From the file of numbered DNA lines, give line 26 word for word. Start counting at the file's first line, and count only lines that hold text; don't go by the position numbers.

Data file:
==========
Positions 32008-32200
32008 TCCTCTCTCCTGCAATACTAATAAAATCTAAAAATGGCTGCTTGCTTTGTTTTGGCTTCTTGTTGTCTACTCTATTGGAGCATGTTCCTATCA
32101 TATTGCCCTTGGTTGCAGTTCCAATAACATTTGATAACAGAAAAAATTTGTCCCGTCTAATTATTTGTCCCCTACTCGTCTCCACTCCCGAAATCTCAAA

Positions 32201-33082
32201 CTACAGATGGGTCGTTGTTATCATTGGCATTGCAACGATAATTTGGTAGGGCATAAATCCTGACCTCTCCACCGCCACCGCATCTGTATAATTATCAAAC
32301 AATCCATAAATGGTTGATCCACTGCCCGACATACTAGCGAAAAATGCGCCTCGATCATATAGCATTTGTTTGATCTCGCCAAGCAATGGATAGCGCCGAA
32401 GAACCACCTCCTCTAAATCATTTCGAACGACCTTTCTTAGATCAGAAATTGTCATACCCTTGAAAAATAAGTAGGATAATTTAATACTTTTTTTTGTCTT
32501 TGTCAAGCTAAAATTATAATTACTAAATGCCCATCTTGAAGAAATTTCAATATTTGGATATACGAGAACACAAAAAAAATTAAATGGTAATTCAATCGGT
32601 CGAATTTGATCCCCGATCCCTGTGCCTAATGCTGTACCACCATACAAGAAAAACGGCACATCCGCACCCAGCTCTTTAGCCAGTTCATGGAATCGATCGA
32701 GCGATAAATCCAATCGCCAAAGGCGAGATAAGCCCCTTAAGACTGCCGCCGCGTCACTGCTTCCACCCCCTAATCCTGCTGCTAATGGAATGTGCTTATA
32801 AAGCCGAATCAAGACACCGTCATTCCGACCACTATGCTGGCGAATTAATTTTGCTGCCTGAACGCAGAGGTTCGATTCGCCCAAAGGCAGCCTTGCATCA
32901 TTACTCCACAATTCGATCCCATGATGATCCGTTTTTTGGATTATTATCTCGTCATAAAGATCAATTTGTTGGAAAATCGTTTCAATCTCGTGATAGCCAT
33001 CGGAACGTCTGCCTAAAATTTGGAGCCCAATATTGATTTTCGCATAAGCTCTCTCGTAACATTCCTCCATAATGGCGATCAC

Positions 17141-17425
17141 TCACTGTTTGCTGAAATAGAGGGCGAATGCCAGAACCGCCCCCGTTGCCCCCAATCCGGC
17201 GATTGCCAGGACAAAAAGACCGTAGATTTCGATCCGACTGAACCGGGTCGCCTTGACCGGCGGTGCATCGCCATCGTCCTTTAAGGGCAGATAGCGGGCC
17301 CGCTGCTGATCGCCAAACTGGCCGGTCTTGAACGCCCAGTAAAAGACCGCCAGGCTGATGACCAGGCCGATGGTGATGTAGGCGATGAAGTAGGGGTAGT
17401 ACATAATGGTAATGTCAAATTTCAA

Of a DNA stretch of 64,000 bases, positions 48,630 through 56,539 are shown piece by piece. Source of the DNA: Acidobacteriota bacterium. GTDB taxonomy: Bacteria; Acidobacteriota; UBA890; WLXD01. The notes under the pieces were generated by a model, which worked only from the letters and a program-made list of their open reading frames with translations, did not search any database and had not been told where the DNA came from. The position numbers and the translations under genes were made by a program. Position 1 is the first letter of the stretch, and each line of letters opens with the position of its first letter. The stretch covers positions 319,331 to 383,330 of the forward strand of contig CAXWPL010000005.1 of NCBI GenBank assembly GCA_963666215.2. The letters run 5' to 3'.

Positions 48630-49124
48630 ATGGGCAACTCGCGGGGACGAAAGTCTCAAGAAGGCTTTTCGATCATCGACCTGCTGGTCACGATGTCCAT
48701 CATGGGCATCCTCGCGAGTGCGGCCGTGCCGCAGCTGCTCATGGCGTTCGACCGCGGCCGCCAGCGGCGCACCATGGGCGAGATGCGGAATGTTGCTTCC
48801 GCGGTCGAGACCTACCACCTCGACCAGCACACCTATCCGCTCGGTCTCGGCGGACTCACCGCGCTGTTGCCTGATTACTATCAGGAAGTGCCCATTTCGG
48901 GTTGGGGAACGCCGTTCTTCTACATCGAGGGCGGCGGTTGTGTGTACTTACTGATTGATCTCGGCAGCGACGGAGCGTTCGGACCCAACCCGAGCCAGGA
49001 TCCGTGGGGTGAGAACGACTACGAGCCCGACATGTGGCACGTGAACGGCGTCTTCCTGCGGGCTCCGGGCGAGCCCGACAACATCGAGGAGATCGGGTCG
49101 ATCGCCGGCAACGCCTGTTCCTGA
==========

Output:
49101 ATCGCCGGCAACGCCTGTTCCTGA